News Release

Gene p16 drives colorectal cancer emerging as a target for potential therapies

Peer-Reviewed Publication

Baylor College of Medicine

Colorectal cancer is the fourth most common and second deadliest cancer. How colorectal cancer develops is not well understood, but a team led by researchers at Baylor College of Medicine reports in the Journal of Experimental & Clinical Cancer Research that silencing the gene p16, even though the DNA itself does not change, can drive colorectal cancer progression in animal models. The researchers also revealed a strategy that reduced tumor growth and improved survival in tumor-bearing mice, opening new possibilities for future targeted therapies in patients with gene p16 alterations.

“Years of research have shown that human colorectal cancer occurs in steps,” said corresponding author Dr. Lanlan Shen, professor of pediatrics - nutrition and member of the Dan L Duncan Comprehensive Cancer Center at Baylor. “First, a gene mutates leading to the formation of benign polyps, small clumps of cells that grow in the lining of the colon. Then, changes in a second gene drive the benign polyps to become malignant or cancerous growth. This process has not been studied well because, until now, we did not have an animal model that recapitulated the human cancer.”

In this study, the Shen lab and colleagues developed the first animal model of colorectal cancer that mimics the developmental process of the human condition. Using this model, the team investigated a particular change in the second gene called p16 and its effect in colorectal cancer growth.

Normally, gene p16 suppresses tumor growth, but as people age, p16 is silenced. Aging is the strongest risk factor for colorectal cancer. Silenced p16 is frequently found in colorectal cancer, which could explain why older people get this type of cancer more than younger people.

In this case, p16 is not silenced by a mutation of the DNA sequence of the gene itself, but by a different process called epimutation. Epimutations are chemical modifications such as attaching or removing a methyl chemical group in a gene. This chemical modification or methylation acts like a switch, turning p16 off when adding a methyl group and turning it on by removing the methyl group. This is important from the therapeutic point of view, because, unlike mutations which are difficult to reverse, epimutations are intrinsically reversible.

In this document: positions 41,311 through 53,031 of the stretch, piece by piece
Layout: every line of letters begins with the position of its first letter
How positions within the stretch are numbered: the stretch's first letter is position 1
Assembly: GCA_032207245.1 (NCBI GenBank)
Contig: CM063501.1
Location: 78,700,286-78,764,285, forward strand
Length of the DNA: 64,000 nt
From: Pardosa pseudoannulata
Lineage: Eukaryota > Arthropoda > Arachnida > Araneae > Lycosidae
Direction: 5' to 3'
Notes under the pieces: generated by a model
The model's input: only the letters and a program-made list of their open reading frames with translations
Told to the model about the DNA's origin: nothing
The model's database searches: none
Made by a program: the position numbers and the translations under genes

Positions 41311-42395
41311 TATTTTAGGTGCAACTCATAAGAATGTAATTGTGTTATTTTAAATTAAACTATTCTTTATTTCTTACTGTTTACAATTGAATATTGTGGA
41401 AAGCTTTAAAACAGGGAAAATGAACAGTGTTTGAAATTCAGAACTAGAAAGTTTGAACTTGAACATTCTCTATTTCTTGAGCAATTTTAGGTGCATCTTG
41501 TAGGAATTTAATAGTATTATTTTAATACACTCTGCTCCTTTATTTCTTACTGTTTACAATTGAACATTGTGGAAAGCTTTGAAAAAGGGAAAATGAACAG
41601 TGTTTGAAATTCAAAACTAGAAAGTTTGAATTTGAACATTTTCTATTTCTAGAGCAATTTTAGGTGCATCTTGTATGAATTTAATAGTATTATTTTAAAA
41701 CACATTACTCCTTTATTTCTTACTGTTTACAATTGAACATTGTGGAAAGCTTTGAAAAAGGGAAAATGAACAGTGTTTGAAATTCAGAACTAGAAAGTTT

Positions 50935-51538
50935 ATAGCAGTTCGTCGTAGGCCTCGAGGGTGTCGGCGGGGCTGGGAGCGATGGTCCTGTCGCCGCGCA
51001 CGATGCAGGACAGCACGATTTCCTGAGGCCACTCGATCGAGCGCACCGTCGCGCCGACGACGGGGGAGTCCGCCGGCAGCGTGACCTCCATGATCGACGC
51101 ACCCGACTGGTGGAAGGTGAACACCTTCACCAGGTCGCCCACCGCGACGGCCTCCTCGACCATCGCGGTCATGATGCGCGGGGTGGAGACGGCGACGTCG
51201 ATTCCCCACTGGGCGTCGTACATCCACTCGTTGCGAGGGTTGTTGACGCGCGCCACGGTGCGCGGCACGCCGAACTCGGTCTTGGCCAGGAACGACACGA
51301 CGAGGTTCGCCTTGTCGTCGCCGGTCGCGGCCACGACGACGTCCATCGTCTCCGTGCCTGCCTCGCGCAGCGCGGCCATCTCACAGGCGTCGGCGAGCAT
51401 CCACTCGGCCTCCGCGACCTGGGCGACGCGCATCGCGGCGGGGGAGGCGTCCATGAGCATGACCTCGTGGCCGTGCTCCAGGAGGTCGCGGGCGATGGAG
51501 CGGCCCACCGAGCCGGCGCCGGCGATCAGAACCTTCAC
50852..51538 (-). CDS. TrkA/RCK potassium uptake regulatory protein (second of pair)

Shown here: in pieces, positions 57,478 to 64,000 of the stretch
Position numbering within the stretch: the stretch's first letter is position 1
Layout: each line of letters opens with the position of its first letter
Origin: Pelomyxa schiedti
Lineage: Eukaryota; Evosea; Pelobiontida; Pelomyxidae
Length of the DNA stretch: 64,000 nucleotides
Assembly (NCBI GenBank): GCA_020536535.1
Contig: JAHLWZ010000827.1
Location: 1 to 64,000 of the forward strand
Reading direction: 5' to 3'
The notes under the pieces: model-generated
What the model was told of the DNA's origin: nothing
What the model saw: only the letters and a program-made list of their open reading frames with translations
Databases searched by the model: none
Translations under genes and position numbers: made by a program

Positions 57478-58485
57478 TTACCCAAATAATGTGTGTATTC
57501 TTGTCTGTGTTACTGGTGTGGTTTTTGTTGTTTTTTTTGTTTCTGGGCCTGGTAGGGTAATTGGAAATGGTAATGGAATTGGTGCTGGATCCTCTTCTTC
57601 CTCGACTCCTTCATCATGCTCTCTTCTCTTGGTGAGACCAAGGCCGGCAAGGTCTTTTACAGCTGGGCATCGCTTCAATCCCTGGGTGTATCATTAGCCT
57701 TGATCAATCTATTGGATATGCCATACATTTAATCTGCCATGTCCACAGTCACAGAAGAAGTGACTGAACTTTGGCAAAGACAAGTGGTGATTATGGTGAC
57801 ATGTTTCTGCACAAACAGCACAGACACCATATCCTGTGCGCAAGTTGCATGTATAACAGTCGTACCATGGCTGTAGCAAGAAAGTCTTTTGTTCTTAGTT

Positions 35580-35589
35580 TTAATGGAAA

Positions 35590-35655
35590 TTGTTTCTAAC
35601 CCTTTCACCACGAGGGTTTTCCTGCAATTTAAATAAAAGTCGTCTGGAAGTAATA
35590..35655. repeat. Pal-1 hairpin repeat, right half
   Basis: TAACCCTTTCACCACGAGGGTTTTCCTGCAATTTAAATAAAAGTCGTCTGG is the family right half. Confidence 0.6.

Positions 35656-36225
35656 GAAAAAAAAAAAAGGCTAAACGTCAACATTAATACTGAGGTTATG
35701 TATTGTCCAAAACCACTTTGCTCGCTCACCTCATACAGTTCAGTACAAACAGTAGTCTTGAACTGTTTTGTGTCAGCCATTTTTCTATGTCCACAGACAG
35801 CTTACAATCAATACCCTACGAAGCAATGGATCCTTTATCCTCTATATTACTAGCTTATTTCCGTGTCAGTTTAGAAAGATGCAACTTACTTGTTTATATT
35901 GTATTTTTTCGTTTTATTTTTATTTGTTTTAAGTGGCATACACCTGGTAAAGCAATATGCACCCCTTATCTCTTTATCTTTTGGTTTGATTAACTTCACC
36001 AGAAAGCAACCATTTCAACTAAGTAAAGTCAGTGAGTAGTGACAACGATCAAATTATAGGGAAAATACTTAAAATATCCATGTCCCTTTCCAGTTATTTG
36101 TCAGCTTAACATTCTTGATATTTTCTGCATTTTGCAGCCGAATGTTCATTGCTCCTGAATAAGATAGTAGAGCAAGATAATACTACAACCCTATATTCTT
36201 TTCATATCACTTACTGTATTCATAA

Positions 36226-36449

“Our animal model is the first to include both a genetic mutation called Apc that can initiate a benign tumor growth, and an epigenetic change, methylation of gene p16,” Shen said. “We conducted long-term survival and microscopy analysis of tumor development and progression and found that mice carrying combined Apc mutation and p16 epimutation had significantly shortened survival and increased tumor growth compared to those with Apc mutation only.”

Interestingly, colorectal tumors with the gene p16 turned off were growing in a microenvironment that suppressed the immune response against the tumor, favoring cancer growth. These observations prompted the researchers to test a combined treatment for these tumors.

“We combined a drug that inhibits DNA methylation of gene p16, turning it on, with another drug that removes the suppression on the immune response, allowing it to attack the tumor,” Shen said. “The combined drug treatment was more effective for improving survival in tumor-bearing mice than each drug alone.”

Research has shown that human colorectal cancers have many DNA methylation alterations, but the contributions of these modifications to tumor initiation and maintenance remain an important unmet need.

“We seek to better understand the mechanisms by which epimutations frequently observed in cancer cells contribute to cancer development and progression,” Shen said. “Our animal model is a valuable laboratory tool to study these mechanisms and also to screen potential treatments that could later be developed as therapies for patients.”

Other contributors to this work include Li Yang, Xiaomin Chen, Christy Lee, Jiejun Shi, Emily B. Lawrence, Lanjing Zhang, Yumei Li, Nan Gao, Sung Yun Jung, Chad J. Creighton, Jingyi Jessica Li, Ya Cui, Sumimasa Arimura, Yunping Lei and Wei Li. The authors are affiliated with one or more of the following institutions: Baylor College of Medicine, University of California-Los Angeles, University of California-Irvine, Princeton Medical Center and Rutgers University.

This research was supported by grants from U.S. Department of Agriculture (CRIS 3092-51000-060) and National Institutes of Health (R21CA229727, R01HD100914, and R01CA233472).

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